Seven perfect dates for you and that special someone.
Whenever it is a cold, snowy February in my soul—whenever I (and we) need a bit of sunshiney warmth in the middle of the long winter—my wife and I grab a little bit of Mediterranean culture right here in the Mile High City. We start with brunch at Olivéa, which sets the tone for our short escape with sunny windows that face East 17th Avenue, and southern European–inspired eats. One might choose the eggs Olivéa, served with polenta, pine nuts, and San Marzano tomato sauce (and that would be a fine choice), but I am a sucker for the breakfast flatbread with eggs, onion, and smoked bacon, which has the magical effect of whisking me off to the south of France, or somewhere in Italy or Spain…you get the picture.
And although we may not have Frank Ghery’s Guggenheim Museum Bilbao in the Mile High City, the MCA Denver is a wonderful stand-in—an inspired building that houses avant-garde art and is just about the right size for a lazy weekend morning stroll with your significant other. After perusing the galleries, we head to the roof, where you can enjoy a glass of—you guessed it—a Spanish Malbec from the cafe.--Geoff Van Dyke
In the Know Brunch at Olivéa wouldn’t be complete without the near-perfect Bloody Mary, which comes garnished with mozzarella, basil, and a cherry tomato.
The Details Olivéa: 719 E. 17th Ave., 303-861-5050, olivearestaurant.com; MCA Denver: 1485 Delgany St., 303-298-7554, mcadenver.org
On a recent Saturday morning, I asked my boyfriend out on a date. The itinerary? A Denver Story Trek walking audio tour. Launched in 2008 by Historic Denver and the Denver Office of Cultural Affairs, Story Trek offers more than six free downloadable audio tours of the city on topics ranging from how the city was settled to notable historical characters. There was a problem with my plan, though: My boyfriend was unconvinced. “We live in Denver,” he replied. “Why would we need a tour of it?”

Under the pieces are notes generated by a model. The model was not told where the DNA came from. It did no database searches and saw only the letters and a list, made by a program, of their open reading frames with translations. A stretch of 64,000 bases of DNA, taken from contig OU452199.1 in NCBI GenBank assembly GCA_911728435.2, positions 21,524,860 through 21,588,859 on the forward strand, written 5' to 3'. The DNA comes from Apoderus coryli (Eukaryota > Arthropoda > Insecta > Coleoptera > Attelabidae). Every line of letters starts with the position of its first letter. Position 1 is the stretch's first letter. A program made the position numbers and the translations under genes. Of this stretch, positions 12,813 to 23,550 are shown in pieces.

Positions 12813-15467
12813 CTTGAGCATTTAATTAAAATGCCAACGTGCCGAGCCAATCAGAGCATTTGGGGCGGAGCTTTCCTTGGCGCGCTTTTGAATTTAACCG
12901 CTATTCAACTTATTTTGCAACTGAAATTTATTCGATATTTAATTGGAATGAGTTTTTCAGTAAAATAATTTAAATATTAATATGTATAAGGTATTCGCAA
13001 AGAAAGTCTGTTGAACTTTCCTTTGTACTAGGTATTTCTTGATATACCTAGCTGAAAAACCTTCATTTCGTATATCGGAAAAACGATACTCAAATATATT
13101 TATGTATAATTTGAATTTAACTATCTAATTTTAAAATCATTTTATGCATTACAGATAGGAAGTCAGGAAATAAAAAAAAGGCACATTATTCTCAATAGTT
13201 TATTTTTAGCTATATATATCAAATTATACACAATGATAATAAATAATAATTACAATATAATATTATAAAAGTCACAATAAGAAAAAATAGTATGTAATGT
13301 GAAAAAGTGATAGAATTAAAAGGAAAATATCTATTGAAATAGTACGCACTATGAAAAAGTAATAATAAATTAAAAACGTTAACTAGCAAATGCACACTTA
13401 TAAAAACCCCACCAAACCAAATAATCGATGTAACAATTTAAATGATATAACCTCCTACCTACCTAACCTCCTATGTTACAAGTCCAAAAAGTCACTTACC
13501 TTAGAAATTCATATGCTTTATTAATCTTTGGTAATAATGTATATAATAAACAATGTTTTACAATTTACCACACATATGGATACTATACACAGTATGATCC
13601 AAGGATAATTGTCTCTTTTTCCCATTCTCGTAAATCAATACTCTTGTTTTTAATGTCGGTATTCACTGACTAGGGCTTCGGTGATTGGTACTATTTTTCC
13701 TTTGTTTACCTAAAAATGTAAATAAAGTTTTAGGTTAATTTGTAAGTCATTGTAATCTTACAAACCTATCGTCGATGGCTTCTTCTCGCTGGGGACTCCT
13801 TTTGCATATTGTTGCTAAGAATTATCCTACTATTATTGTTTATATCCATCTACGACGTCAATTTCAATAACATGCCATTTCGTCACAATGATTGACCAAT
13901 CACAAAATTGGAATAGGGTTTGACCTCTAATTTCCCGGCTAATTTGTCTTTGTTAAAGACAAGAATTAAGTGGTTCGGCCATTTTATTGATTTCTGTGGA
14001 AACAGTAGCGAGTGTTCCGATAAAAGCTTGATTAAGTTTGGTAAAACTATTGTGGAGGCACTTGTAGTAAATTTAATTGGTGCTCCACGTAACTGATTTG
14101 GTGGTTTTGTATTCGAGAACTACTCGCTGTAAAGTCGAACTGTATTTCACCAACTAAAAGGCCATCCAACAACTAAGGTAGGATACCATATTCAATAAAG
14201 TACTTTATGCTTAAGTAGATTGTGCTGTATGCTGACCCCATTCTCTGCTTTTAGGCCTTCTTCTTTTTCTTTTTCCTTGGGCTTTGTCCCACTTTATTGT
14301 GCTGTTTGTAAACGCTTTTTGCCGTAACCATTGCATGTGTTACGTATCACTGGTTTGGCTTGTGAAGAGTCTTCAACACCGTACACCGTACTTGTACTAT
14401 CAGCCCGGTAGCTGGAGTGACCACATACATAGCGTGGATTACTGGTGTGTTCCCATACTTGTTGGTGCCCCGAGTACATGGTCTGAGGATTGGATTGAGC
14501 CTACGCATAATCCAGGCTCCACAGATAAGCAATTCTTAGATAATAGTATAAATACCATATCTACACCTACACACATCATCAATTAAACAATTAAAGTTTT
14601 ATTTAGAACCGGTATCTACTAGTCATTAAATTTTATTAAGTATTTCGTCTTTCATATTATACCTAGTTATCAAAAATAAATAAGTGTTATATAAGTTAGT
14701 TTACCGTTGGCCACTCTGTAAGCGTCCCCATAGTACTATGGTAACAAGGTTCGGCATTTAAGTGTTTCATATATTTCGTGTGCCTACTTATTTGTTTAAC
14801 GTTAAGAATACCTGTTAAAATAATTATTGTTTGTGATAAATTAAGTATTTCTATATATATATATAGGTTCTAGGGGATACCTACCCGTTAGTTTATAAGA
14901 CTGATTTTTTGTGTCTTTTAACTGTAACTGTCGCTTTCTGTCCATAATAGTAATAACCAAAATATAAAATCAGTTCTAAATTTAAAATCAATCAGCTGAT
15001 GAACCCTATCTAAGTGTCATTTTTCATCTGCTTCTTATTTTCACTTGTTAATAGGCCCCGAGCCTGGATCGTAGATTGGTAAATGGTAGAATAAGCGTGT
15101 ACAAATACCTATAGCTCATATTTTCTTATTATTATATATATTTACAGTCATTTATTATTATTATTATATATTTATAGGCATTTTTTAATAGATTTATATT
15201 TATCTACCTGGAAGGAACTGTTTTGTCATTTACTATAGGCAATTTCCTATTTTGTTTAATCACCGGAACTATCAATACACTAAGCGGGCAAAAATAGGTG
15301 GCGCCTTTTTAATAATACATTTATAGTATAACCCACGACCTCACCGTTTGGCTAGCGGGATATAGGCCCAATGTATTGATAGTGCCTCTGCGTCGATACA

Turns out, there was a lot we didn’t know about our hometown. With a good pair of walking shoes and a cell phone in hand so we could call the Story Trek line at each stop, we started on “Shedding the Frontier Rawness.” We wandered past Cheesman Park, the Governor’s Residence, and the Crawford Hill Mansion, and learned that it only took 50 years for Denver to transform from a hodgepodge assembly of prospecting cabins to a city with stately mansions. All in all, the seven-mile trek took about four hours and ended at Civic Center Park. Afterward, we settled into nearby Cap City Tavern to rehash the experience over a microbrew. After a pint, we were still undecided about whether the histories or the walk were the best part of the date. What we did agree on was that we wanted to do more Story Treks. My vote was for “Women of the West;” my boyfriend wants to try “Stage Stops, Railroads, and Street Cars.” We may just have to do both. —Allie Gardner
Customize It Create a Story Trek of your own by selecting individual story sites and building a route. When you arrive at a site, text “Trek Go” to 56512 to receive scavenger hunt–like clues via text.
The Details Denver Story Trek: denverstorytrek.org; Cap City Tavern: 1247 Bannock St., 720-931-8888, capcitytavern.com
My husband and I have lived in Denver for so long now that it’s virtually impossible to go on a date without running into someone we know—which is no way to spend a romantic night out. So lately, we’ve been planning our evenings around spots that sit off the beaten downtown path. In particular, we steal away to Solera Restaurant & Wine Bar, on a lonely strip of East Colfax Avenue. Though usually busy, the upscale eatery—complete with warm walls and a handsome, dark bar—has, thus far, been a haven free from run-ins. We like pulling our stools close together, bowing our heads over the cocktail list (ask for the refreshing spiced pear martini), and quietly discussing how best to tackle the menu. And then, it’s on to the free-flowing conversation that date night is all about. —Amanda M. Faison
In the Know Avoid unwanted run-ins with acquaintances and friends by skipping happy hour (Tuesday through Sunday, 5–7 p.m.), but make sure to take advantage of the all-you-can-eat mussel night on Tuesdays for just $17.
The Details 5410 E. Colfax Ave., 303-388-8429, solerarestaurant.com
A few years ago, my new girlfriend and I got in a car and headed up I-70 to Evergreen on a cool autumn day. It’s not a long trip, and looking back now, I don’t even remember what we talked about. What I do remember is how quickly we settled into the ride. We talked some, and then we didn’t. The conversation wasn’t forced, and the silence wasn’t awkward.